This page describes how Apache users can 'username/password' protect sensitive web pages showing information like home phone numbers and e-mail addresses. Web based 'username/password' protection is light-weight protection like a locking gas cap, meant to keep wandering strangers away from information they don't need. Written for non-experts, you need to know how to:

Principles of Operation

You create a subdirectory under the "/public_html" directory for holding the sensitive web pages. You then create a file called ".htaccess" that tells the web server to require a 'username/password' for all web pages found in this directory and its subdirectories. This ".htaccess" file identifies a separate 'username/password' file that you create and maintain using the "htpasswd" command.

Create a web page subdirectory

You do all of these steps from a 'telnet' session which in this example goes to my ISP, "". In the examples, the "[text]" fields are places where you provide a value or copy a value returned from another command. The "umask 022" file sets the default file protections so the Apache web server can read your files:
Username: [your username]
Password: [your password]
umask 022
If you already have a web page with sensitive information, skip the next step. It only creates a practice, test web page and directory.

Make a test web page

If making web pages is new to you, use this test page to practice the technique. Experienced users may change directory, 'cd', to that subdirectory and skip to the next steps. The example shows: 'cd public_html' command goes to the default web directory; 'mkdir private' makes the test web subdirectory; and 'cat - >index.html' copies your input into the "index.html" file. The end of file (EOF) text "^D" comes from holding down the key and pressing "D".
cd public_html
mkdir private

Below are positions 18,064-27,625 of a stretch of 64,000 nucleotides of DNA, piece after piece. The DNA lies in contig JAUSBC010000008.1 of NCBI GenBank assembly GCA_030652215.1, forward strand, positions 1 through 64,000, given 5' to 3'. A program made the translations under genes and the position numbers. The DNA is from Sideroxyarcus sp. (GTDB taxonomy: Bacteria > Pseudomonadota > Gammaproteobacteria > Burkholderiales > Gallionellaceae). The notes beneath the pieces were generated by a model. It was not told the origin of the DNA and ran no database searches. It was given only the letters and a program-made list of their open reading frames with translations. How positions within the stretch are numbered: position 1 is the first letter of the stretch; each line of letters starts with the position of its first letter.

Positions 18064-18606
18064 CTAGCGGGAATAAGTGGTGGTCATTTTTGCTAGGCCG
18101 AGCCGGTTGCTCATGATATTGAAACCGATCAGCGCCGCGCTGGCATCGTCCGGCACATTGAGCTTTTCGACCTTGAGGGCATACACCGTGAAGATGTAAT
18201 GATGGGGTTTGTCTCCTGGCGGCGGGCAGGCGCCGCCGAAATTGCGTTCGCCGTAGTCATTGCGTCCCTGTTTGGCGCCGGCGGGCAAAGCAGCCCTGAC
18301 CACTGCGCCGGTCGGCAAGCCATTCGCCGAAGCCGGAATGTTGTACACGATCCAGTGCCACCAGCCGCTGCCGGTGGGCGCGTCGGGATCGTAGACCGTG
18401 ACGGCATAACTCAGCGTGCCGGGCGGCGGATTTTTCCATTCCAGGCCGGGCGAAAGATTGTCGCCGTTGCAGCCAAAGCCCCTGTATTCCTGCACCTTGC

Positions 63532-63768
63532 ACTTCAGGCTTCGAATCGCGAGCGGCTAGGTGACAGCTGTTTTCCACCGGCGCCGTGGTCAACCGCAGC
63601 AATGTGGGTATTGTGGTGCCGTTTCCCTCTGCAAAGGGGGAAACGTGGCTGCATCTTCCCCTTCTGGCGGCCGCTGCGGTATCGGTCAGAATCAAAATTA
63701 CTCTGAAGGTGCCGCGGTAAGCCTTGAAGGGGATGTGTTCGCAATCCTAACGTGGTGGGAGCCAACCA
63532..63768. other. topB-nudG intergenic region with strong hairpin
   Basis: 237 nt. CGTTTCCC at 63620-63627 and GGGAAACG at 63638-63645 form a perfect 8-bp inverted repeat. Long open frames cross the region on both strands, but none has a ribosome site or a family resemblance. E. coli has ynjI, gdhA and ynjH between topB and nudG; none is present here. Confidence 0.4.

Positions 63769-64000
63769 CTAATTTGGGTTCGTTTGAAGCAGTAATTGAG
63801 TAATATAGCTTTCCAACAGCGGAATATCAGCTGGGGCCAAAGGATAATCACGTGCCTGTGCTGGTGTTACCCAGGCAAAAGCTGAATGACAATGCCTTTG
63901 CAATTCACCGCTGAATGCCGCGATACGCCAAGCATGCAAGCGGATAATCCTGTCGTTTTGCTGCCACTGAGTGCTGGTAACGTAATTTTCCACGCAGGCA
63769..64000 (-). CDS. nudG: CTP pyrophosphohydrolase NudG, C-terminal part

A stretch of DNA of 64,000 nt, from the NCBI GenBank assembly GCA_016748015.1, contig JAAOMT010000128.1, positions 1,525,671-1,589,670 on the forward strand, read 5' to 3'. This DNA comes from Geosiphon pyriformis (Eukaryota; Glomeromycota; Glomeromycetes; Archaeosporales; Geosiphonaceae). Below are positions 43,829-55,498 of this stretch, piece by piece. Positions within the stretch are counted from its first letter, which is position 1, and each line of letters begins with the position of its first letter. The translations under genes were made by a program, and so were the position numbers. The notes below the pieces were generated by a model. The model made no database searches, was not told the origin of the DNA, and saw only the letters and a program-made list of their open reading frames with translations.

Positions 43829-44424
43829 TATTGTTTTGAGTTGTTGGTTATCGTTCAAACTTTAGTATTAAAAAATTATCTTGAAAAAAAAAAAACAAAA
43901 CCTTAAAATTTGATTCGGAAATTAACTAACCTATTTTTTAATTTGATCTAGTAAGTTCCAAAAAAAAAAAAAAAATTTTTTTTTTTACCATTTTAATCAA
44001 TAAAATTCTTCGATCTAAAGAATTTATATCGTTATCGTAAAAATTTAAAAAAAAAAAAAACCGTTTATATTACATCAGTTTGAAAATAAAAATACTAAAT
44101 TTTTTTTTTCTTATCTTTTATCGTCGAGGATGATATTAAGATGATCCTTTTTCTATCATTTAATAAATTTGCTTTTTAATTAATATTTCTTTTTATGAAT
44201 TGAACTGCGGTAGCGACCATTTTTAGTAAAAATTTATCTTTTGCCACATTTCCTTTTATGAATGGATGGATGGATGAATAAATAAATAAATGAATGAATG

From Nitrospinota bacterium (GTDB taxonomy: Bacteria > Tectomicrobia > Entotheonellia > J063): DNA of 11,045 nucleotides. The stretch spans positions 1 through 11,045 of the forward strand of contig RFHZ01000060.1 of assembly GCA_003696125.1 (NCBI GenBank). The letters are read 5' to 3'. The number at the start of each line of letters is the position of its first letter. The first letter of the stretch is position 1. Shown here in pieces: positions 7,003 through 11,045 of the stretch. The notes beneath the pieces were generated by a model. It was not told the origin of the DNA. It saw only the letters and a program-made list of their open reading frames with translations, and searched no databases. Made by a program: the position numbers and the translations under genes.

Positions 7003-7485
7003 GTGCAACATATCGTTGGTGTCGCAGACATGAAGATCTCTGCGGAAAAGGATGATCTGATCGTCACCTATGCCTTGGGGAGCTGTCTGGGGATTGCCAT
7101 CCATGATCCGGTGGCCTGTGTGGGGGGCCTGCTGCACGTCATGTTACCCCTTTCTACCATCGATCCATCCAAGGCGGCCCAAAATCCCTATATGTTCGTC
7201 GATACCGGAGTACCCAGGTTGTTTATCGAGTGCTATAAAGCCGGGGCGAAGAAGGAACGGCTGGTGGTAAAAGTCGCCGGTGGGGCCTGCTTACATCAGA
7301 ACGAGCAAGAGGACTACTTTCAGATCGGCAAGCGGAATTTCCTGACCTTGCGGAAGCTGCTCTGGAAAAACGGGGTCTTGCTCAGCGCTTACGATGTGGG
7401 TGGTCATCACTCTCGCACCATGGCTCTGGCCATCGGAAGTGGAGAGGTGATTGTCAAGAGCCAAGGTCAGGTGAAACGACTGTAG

cd private
cat - >index.html
<http><title>Test Page</title>
This is my test page that requires a username/password.
Make sure your test web page is working by using the following URL:

Make a .htaccess and password file

You will need the full path to this web directory:
[web directory]

This step makes the '.htaccess' file and points it to your private password file, '.ht_passwd'. It also blocks web access to the '.ht_passwd' file. The '.htaccess' file is already blocked from web browsers.

cat - >.htaccess
AuthName "family"
AuthType Basic
require valid-user
AuthUserFile [web directory]/.ht_passwd
<Files .ht_passwd>
order allow,deny
deny from all
You create the '.ht_passwd' password file using the "htpasswd" command. Entering "htpasswd" with no arguments shows what they are.
htpasswd -c .ht_passwd demo
New password: [demo password]
Re-type new password: [demo password]
Now test the web page and verify the username 'demo' and password '[demo password]' work. Many browsers use either [TAB] or a mouse click to select the 'Username' and 'Password' fields and [RETURN] enters the values.

Conclusions and Cautions

With 'username/password' protection, you can still web-publish sensitive family photos, birthdays, home numbers and addresses to those you trust while blocking access by wandering strangers. But unlike SSL encrypted pages, 'username/password' pages are sent over the network in the clear and should not be used for critical data. Furthermore, the same mechanism that allows Apache to serve your web pages makes them available to those who share your server. But like the locking gas cap, 'username/password' keeps the curious browser out of areas they have no business.
Send commments and suggestions to: Bob Wilson
$Id: htaccess.html,v 1.5 2002/03/19 19:08:33 bwilson2 Exp bwilson2 $